35 No. 1
Understanding and responding to global climate change is a defining challenge of the 21st century. The science is complex and the data can often appear both bewildering and contradictory. In response, many give up trying to make sense of it. As an International Year of Chemistry 2011 legacy project, the King’s Centre for Visualization in Science announced the release of explainingclimatechange.com, a set
of peer-reviewed, interactive, web-based materials to help a global audience of students, teachers, science professionals, and the general public see and understand the science needed to inform responsible decisions about climate change.
Resources were developed over a five-year period by faculty and undergraduate students at the King’s Centre for Visualization in Science (Canada) as an IUPAC and UNESCO project in collaboration with chemists and educators from the Royal Society of Chemistry (UK), the American Chemical Society, and the Federation of African Societies of Chemistry. Additional financial support was provided by Canada’s Natural Sciences and Engineering Research Council through the CRYSTAL and Undergraduate Student Research Programs.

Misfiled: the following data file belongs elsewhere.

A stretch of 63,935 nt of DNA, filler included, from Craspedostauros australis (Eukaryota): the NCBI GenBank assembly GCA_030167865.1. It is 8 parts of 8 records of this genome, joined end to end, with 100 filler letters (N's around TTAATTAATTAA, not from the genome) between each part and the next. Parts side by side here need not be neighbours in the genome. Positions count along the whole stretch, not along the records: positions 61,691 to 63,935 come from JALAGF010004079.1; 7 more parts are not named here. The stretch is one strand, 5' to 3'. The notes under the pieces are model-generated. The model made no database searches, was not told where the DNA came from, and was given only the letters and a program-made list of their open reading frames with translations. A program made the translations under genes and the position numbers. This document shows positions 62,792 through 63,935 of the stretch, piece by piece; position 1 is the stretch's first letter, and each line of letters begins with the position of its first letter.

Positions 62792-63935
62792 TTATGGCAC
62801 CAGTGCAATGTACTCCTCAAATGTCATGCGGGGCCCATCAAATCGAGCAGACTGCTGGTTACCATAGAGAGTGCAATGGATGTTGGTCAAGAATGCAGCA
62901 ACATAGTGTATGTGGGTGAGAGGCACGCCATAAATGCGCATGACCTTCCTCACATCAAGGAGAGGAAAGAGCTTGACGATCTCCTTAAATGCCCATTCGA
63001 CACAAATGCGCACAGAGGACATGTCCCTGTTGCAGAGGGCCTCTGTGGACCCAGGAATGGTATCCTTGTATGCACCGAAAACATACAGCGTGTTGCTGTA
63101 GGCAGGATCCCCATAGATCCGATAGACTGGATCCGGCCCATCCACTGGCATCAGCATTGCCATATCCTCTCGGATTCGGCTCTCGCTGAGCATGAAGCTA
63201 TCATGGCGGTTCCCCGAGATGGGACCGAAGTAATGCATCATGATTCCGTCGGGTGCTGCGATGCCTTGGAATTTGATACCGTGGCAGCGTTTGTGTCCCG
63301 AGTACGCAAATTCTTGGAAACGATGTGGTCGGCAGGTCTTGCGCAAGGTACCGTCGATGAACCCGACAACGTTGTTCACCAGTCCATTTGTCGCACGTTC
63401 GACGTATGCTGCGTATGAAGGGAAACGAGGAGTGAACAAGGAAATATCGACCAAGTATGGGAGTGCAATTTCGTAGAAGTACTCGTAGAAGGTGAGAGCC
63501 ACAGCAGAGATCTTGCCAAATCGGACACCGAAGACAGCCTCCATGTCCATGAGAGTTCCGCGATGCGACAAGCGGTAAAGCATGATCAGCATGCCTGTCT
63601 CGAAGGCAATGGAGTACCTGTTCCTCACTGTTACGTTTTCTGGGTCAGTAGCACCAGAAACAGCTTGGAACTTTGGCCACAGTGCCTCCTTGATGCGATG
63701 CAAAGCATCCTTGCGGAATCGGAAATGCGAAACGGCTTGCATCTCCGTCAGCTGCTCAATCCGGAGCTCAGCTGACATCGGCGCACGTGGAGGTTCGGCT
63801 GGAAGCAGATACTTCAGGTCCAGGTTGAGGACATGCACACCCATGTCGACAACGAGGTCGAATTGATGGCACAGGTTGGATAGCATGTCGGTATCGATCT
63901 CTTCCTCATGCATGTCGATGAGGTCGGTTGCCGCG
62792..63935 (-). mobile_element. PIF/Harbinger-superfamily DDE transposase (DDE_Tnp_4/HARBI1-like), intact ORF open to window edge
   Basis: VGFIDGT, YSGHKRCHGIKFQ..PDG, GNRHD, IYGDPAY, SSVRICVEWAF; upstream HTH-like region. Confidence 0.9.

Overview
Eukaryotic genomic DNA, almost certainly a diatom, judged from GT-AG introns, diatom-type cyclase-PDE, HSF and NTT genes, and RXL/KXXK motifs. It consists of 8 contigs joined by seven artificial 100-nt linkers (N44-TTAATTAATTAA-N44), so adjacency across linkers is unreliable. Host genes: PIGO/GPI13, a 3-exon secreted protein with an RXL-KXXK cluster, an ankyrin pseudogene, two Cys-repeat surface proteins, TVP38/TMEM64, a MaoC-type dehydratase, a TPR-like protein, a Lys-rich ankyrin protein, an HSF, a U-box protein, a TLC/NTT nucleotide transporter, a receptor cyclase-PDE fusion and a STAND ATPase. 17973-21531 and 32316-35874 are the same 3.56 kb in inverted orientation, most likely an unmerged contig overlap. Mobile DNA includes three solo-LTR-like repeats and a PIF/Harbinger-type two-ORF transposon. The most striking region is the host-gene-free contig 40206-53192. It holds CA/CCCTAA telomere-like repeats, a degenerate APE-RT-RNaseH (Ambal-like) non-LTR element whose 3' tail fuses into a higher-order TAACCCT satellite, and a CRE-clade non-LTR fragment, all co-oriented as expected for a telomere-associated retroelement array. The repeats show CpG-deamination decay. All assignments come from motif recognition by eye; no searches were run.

“The 2011 UN International Year of Chemistry resolution stressed the role for education in and about chemistry in addressing challenges such as global climate change,” says Professor Peter Mahaffy, a member of the IYC global management team and co-director of the King’s Centre for Visualization in Science. “This rich set of IYC legacy resources helps users ask crucial questions about what we know and don’t know, use their learning of science to understand global climate change, and see how they can contribute with deeper understanding toward solutions.”
The King’s Centre for Visualization in Science is a research center of The King’s University College, Edmonton, Alberta, Canada. The center is committed to improving the public understanding of science in Canada and globally through the development of innovative ways to visualize science. Professors Brian Martin and Peter Mahaffy are co-directors of the center, working with a talented interdisciplinary team of undergraduate researchers. This past year, almost a quarter million visitors from over 100 countries accessed KCVS resources.
last modified 7 January 2013.
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